ATLANTA -- Two television networks will be covering Sunday's Kmart 400. Two sets of announcers will watch the same race and, most likely, will tell the story from two points of view.
Racing fans will see only what Fox has to offer once the green flag waves, but the work being done behind the scenes by NBC might be more intriguing.
The television audience already knows what Fox has to offer on race day, and as the season speeds closer to the handoff between networks the Pepsi 400 on July 7 NBC knows it has a tough act to follow.
Sunday's dry rehearsal for the broadcast team that will work the second half of the racing season will allow NBC and its partner, TNT, to work out the kinks under real race conditions. The crew, which includes Allen Bestwick and Benny Parsons, have only a month to refine their on-air personality before Fox's team of Mike Joy, Darrell Waltrip and Larry McReynolds trades in its microphones for remote controls.
Comedian Jay Leno poses in front of the 2001 NASCAR Brickyard 400 Chevrolet Monte Carlo pace car Wednesday, May 30, 2001 at the Indianapolis Motor Speedway in Indianapolis, Ind. Leno visited the track to take practice laps in the vehicle, which he will drive to start the NASCAR Brickyard 400 on August 5, 2001.
AP Photo/General Motors, Blake J. Discher
Bestwick and Parsons have watched their counterparts at Fox for the past five months. They agree with critics and fans that Fox has revolutionized the way the world watches stock car racing. Much like it changed the NFL, Fox has made NASCAR more fan-friendly, especially to those who don't know the difference between a roll bar and a Clark bar.
Fox has enjoyed record ratings at every event this year. The network promised to show the sport from the inside-out, and it has delivered. New camera angles and an insight that only Waltrip and McReynolds could offer put a new spin on an old story.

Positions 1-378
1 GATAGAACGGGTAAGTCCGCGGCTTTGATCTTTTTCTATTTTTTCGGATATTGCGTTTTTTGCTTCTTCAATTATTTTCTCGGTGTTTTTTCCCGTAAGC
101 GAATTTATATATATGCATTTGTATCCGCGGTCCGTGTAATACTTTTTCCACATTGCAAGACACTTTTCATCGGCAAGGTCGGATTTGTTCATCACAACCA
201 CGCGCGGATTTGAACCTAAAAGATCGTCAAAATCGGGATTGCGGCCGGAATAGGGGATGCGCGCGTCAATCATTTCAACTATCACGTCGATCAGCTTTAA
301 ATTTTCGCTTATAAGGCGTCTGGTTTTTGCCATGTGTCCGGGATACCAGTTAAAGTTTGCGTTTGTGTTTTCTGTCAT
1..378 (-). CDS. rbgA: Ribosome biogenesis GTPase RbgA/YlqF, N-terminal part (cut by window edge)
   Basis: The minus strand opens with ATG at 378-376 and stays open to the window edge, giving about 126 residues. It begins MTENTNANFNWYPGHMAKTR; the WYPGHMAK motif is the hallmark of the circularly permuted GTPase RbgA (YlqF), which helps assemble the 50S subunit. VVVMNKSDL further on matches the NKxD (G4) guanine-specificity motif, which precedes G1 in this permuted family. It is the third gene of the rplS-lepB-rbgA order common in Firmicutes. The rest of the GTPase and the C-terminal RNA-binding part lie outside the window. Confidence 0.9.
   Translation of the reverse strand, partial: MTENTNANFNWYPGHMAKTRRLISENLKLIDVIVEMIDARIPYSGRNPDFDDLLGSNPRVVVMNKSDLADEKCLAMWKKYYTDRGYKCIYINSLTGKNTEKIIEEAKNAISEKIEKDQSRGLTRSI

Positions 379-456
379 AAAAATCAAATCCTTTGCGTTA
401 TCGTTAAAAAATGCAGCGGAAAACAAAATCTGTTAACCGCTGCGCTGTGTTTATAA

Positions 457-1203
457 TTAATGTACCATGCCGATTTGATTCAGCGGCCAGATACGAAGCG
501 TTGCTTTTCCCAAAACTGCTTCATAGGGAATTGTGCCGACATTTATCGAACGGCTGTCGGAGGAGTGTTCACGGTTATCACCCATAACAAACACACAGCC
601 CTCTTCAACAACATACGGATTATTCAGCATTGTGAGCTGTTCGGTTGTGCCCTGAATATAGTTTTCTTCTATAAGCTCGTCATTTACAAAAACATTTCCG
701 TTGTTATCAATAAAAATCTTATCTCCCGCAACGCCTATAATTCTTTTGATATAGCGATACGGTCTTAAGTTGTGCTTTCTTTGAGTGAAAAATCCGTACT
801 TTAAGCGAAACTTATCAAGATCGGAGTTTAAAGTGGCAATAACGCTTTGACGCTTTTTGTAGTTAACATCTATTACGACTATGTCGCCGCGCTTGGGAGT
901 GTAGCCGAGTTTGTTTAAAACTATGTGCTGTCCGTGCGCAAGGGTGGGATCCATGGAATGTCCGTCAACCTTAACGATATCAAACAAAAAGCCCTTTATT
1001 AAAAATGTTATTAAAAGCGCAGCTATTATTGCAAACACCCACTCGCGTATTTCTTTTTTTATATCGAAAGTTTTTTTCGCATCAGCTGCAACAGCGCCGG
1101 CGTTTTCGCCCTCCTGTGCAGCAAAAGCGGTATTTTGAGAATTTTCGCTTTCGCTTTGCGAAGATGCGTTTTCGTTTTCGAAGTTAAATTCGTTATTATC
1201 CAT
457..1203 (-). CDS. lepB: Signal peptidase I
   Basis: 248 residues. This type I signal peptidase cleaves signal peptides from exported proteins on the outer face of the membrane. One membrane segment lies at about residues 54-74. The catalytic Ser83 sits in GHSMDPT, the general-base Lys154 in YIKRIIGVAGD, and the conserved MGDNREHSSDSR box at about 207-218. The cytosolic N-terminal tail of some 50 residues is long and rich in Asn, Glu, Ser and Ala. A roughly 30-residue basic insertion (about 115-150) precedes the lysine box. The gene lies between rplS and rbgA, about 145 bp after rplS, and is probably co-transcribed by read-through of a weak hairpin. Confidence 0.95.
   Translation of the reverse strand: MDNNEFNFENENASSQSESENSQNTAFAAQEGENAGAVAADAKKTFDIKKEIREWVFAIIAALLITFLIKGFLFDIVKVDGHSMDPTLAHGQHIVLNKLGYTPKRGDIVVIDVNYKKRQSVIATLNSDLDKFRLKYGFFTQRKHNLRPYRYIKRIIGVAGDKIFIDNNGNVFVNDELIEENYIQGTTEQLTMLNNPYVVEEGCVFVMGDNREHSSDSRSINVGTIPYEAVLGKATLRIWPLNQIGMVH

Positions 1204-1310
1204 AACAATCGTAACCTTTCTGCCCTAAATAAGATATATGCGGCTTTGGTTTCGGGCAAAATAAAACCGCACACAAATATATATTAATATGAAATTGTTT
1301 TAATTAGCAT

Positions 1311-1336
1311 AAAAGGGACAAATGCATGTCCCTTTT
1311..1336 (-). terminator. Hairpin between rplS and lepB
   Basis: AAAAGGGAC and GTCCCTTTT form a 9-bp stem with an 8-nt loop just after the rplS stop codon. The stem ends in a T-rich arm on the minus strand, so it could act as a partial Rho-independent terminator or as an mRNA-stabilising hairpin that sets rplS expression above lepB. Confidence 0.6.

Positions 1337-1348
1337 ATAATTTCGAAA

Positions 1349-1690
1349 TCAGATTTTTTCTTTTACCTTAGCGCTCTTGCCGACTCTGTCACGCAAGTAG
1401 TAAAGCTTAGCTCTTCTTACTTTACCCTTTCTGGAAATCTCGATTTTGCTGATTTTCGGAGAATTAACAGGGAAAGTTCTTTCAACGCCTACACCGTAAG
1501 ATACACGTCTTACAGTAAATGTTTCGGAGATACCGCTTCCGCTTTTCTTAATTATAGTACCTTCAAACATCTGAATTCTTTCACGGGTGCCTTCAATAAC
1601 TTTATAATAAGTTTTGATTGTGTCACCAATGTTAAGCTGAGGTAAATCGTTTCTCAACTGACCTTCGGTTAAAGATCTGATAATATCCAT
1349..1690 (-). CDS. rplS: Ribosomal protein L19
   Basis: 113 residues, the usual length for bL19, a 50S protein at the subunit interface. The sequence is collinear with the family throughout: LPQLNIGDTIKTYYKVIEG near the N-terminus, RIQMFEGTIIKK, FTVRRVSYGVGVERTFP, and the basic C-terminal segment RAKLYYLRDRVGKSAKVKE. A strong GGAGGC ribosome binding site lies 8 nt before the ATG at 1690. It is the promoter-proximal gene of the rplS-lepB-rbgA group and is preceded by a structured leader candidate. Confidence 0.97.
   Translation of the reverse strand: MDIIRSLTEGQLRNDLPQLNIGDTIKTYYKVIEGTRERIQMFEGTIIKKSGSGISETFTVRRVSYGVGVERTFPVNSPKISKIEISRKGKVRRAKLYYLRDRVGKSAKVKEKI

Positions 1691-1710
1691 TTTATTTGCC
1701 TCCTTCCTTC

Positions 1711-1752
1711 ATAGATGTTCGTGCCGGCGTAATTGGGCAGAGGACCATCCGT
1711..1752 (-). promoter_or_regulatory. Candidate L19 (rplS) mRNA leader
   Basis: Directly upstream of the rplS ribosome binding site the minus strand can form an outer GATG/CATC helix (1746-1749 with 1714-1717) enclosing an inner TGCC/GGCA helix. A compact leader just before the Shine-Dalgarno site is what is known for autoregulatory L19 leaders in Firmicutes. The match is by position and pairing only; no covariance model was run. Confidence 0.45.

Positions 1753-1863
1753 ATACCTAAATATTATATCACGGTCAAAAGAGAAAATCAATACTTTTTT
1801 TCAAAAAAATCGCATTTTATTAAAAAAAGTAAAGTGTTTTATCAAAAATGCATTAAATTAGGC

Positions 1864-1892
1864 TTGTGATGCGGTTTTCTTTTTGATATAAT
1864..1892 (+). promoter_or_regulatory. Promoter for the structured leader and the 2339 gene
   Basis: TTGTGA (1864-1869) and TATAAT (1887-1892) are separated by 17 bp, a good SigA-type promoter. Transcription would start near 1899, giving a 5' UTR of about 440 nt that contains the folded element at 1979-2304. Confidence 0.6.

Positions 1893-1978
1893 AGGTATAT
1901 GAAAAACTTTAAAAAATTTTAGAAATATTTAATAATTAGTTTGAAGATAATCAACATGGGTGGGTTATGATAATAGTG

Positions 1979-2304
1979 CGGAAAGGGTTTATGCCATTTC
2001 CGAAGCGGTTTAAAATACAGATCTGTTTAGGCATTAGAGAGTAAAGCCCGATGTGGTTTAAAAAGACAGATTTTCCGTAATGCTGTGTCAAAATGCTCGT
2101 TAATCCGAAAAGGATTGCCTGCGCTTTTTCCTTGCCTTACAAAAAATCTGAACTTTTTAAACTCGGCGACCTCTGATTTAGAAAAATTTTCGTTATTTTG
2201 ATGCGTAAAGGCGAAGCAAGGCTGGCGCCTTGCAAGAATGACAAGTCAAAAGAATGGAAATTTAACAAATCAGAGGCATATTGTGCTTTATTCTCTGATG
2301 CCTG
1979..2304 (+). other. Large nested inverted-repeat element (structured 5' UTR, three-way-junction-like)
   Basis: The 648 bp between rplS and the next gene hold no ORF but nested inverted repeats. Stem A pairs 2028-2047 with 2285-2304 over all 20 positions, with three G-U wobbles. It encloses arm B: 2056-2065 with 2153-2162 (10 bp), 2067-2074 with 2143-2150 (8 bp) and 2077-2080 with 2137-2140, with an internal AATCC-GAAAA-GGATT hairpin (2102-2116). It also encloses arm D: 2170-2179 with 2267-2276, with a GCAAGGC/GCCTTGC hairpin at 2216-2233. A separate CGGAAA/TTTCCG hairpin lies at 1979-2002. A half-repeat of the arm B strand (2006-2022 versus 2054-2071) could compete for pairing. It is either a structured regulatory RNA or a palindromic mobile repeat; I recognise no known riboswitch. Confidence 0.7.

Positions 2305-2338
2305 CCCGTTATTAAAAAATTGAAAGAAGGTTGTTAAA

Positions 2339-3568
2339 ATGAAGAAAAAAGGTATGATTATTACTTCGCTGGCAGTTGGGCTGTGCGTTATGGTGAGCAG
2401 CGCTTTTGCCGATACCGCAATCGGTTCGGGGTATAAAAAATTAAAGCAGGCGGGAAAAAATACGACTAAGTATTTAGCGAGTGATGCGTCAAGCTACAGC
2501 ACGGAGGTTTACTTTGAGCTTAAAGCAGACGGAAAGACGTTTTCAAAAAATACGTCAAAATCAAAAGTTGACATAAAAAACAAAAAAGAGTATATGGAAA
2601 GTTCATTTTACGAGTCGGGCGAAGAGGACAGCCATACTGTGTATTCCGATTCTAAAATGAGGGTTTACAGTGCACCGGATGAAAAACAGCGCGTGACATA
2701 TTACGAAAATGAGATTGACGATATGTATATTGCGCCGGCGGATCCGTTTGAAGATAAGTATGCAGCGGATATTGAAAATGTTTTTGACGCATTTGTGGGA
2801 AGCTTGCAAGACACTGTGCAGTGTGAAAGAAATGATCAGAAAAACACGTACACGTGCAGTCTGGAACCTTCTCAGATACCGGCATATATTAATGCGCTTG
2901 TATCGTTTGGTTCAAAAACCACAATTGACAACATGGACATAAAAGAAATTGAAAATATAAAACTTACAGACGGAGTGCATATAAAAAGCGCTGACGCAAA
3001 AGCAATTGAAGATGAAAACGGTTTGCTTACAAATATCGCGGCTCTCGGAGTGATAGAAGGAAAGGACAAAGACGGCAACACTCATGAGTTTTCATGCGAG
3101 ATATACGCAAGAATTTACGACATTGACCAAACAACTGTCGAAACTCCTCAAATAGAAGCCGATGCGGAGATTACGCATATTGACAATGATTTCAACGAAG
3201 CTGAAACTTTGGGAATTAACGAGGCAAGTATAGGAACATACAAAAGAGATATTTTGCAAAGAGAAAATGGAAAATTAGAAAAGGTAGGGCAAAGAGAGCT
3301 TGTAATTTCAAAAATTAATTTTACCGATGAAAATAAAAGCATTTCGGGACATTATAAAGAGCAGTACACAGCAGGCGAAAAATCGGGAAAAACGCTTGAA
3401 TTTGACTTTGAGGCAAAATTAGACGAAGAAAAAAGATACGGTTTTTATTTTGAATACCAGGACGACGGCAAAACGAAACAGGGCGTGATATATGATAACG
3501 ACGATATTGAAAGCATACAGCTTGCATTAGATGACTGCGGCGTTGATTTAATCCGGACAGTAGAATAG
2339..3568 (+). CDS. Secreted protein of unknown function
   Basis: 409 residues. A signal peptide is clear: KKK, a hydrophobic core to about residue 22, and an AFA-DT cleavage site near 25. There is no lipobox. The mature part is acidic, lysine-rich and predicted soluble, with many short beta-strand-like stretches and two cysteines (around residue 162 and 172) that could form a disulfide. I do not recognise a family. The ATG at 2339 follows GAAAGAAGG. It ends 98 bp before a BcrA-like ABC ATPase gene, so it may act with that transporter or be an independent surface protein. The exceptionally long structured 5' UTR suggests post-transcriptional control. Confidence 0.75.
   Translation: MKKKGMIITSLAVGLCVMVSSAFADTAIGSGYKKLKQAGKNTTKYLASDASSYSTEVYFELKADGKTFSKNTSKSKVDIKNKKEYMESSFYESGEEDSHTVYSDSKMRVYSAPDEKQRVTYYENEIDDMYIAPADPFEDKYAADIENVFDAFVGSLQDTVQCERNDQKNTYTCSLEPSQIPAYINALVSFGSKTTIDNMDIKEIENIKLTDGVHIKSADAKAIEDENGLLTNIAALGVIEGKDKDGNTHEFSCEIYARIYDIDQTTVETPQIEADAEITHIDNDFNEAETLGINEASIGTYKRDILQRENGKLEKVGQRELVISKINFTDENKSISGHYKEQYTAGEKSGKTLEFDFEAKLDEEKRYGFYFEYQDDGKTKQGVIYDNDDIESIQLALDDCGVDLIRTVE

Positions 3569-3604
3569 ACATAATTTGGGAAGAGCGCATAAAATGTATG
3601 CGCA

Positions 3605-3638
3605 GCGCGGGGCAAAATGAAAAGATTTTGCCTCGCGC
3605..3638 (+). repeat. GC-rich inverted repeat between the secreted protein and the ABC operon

Now NBC faces a haunting question: What's left?
''We've got our own version of bells and whistles, too,'' Bestwick said. ''We've been working day and night, banging and banging and banging on this stuff.
''I think in general, Fox has raised the bar. What they've done has been impressive. But it doesn't change the way we've been planning to do our job. From Day 1, our goal has been to knock everybody's socks off, and we still plan to do that.''
NBC is expected to hire a third commentator in the next couple of weeks. Most likely, it will be driver Wal ly Dallenbach, who already has auditioned for the job and will be in the booth Sunday for NBC's dry run.
Before Fox, NBC and Turner paid $2.6 million for the television rights to NASCAR for the next six years, ESPN, CBS, ABC and TNN were responsible for broadcasting races.
All four networks, especially ESPN and CBS, were hailed as being most responsible for elevating the sport's presence from its backwoods image to a national sport. Fox, NBC and Turner were to take it to another level because most of their work would be shown on network television.
The deal gave Fox and its partners at FX and Fox Sports Net the rights to all Winston Cup and Busch series races in the first half of the season. When the second half starts at Daytona International Speedway on July 7, the deal moves over to NBC and Turner, which will use its partner at TNT.
Fox had the advantage of going first in the new six-year television deal that is second only to the NFL.
Now NBC has the advantage of knowing what it takes to maintain, or beat, the standard already established by Fox. And just to make sure, NBC will spend the next month practicing to make perfect.
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